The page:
I know the lyrics to every pop song I have ever heard. I can recall every actor who has played the love interest to Julia Roberts. I can list all of the Harry Potter characters AND spell their names correctly.
So why can’t I remember the password to my Netflix account? Or where I put the barbeque lighter? Or whether or not I actually bought a barbeque lighter the last time I went to Canadian Tire?
I would like to blame my quirky memory on aging, or stress, or multi-tasking. But truthfully, I was like this when I was young and stress-free and multi-tasking wasn’t even a thing. My mind is a cornucopia of trivia; overflowing with 1980s television plotlines and stuff I learned in school but was never asked on a test. Like how to spell Bjarni Herjólfsson. He was a Norse explorer and I memorized his name for a grade 7 history test, but the teacher only asked us about Leif Erikson so poor Bjarni got left to rattle around in my brain for an eternity.
I envision a sort of attic inside of my head; a dusty storage space where things that probably should have been thrown out have somehow wound up saved, sometimes for sentimental reasons, but more often out of laziness. I put things like old Bjarni up there and then other stuff gets piled on top and it all just stacks up.
The good news is that I am very useful to friends who need help remembering which one of the Starbucks’ mocha crappa frappa concoctions they ordered last time and didn’t like… or the name of the plant they bought last summer that is now taking over their backyard… or which actor played the doomed boyfriend in the forgettable Julia Robert’s movie, Dying Young (Campbell Scott).
The bad news is that I often spend more time looking for my car keys than it would take to walk to where I am going. And when I try to come home, I may spend an equal amount of time trying to recall where I parked the car.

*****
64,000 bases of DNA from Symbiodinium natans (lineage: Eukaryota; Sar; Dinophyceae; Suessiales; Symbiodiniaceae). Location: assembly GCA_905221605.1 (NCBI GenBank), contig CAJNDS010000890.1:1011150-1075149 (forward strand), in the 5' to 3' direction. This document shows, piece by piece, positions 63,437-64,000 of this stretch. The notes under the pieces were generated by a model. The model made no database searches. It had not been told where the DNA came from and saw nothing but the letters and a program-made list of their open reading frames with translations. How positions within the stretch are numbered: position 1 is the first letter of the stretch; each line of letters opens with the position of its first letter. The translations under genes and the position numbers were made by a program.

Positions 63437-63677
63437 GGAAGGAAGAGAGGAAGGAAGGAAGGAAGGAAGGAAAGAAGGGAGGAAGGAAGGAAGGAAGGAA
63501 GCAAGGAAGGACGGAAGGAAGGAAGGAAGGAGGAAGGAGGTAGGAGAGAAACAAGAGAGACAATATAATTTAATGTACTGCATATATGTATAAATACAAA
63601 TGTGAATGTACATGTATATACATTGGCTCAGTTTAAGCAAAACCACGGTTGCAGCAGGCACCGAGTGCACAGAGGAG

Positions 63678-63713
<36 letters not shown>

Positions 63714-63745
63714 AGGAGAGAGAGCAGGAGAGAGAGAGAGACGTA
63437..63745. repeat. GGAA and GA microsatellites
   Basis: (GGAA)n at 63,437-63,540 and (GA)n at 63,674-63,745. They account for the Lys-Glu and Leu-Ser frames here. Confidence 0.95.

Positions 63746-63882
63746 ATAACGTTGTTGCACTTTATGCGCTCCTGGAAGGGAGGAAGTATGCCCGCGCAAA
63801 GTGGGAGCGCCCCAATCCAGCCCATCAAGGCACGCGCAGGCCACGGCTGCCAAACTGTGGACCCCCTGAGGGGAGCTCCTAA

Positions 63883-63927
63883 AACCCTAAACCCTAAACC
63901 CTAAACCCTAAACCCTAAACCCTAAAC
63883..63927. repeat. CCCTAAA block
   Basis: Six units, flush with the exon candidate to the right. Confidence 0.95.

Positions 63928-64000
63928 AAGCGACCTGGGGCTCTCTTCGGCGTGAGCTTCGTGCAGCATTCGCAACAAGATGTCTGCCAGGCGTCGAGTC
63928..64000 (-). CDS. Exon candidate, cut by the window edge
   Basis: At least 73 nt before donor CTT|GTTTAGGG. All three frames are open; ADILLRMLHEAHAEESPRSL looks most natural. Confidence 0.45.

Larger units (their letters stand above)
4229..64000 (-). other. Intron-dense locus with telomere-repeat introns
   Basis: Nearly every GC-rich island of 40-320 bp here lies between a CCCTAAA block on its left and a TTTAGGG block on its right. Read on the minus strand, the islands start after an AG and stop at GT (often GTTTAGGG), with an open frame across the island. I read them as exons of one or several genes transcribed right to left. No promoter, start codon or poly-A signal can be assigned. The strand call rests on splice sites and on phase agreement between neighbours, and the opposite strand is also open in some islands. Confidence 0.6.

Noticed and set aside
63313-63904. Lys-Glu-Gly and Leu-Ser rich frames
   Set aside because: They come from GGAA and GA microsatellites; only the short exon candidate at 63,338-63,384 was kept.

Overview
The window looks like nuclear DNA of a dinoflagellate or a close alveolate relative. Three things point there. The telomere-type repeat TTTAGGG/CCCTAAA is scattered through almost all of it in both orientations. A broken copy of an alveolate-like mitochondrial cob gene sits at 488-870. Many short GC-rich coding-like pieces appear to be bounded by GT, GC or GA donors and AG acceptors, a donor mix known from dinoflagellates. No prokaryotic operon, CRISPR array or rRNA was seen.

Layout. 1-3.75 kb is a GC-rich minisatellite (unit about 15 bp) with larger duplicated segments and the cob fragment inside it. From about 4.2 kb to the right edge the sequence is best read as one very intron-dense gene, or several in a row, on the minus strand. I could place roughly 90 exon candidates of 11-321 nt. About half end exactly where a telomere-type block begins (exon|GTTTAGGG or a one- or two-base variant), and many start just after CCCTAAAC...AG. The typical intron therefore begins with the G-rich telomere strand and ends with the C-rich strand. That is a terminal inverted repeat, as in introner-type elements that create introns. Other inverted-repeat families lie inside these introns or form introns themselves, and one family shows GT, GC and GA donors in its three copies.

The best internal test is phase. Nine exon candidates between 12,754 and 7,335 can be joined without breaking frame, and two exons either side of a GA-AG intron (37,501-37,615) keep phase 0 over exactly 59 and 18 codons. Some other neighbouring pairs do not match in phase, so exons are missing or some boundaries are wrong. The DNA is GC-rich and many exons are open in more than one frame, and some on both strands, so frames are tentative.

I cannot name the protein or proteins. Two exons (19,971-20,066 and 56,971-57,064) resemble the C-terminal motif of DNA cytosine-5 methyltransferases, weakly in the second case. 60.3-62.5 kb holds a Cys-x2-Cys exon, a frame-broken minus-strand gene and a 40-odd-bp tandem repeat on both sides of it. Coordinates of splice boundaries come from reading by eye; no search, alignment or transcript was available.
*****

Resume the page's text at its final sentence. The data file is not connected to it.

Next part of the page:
I make grocery lists then forget them on the kitchen counter. Better safe than sorry, I end up buying butter and coffee almost every time I go to the grocery store, so the door of my refrigerator is full of butter bricks and my spice rack is stuffed with bags of medium roast.
I am also constantly embarrassed by my inability to remember people I have met in work settings. Although to give myself some excuse, the corporate world has a lot of middle-aged white men of average height and average weight, and an inordinate number of them are named Mike or Bruce. Just sayin’.
I suspect that I sometimes forget to remember new things because I am so busy remembering old things.
The space in my brain attic where I should be putting something useful (like where I parked the car) is already filled with something not useful (like a collection of dirty limericks or the lyrics to all of Rod Stewart’s greatest hits). So I forget to remember that I am on P2 because I am busily humming Do You Think I’m Sexy.
See the problem?!? I think it’s something I am going to have to accept about myself. I am the woman who calls her kids by the dog’s name and occasionally mails envelops without stamps. On the other hand… I kick ass at Trivial Pursuit!
Kim, I was thinking of your being on my Trivial Pursuit team before your final sentence. Here’s to Bjarni! An underappreciated historical figure. Keith
There are a few under appreciated historical figures in my brain attic.
Oh boy, I’m right there with ya. True story…I walked out of a store and couldn’t find my jeep. First I thought it was stolen, then I thought I was looking in the wrong area so after walking through the parking lot aimlessly I pushed the button on my key fob to make the lights blink and the frickin thing was right behind me. Turns out I didn’t recognize it because it was clean, typically it is not but I happened to wash it that same day. That was pretty embarrassing, geez!
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I have, on more than one occasion, opened the door to a black Subaru and actually started to get in before the lack of empty coffee cups and dog hair alerted me to the fact that it was not my car!
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That’s funny! I haven’t done that yet but its possible to be in my future
With multiple cars for our family, sometimes I will forget that I did not drive my car and be looking for it when I come out of the store.
That is a definite plus to being a one car family!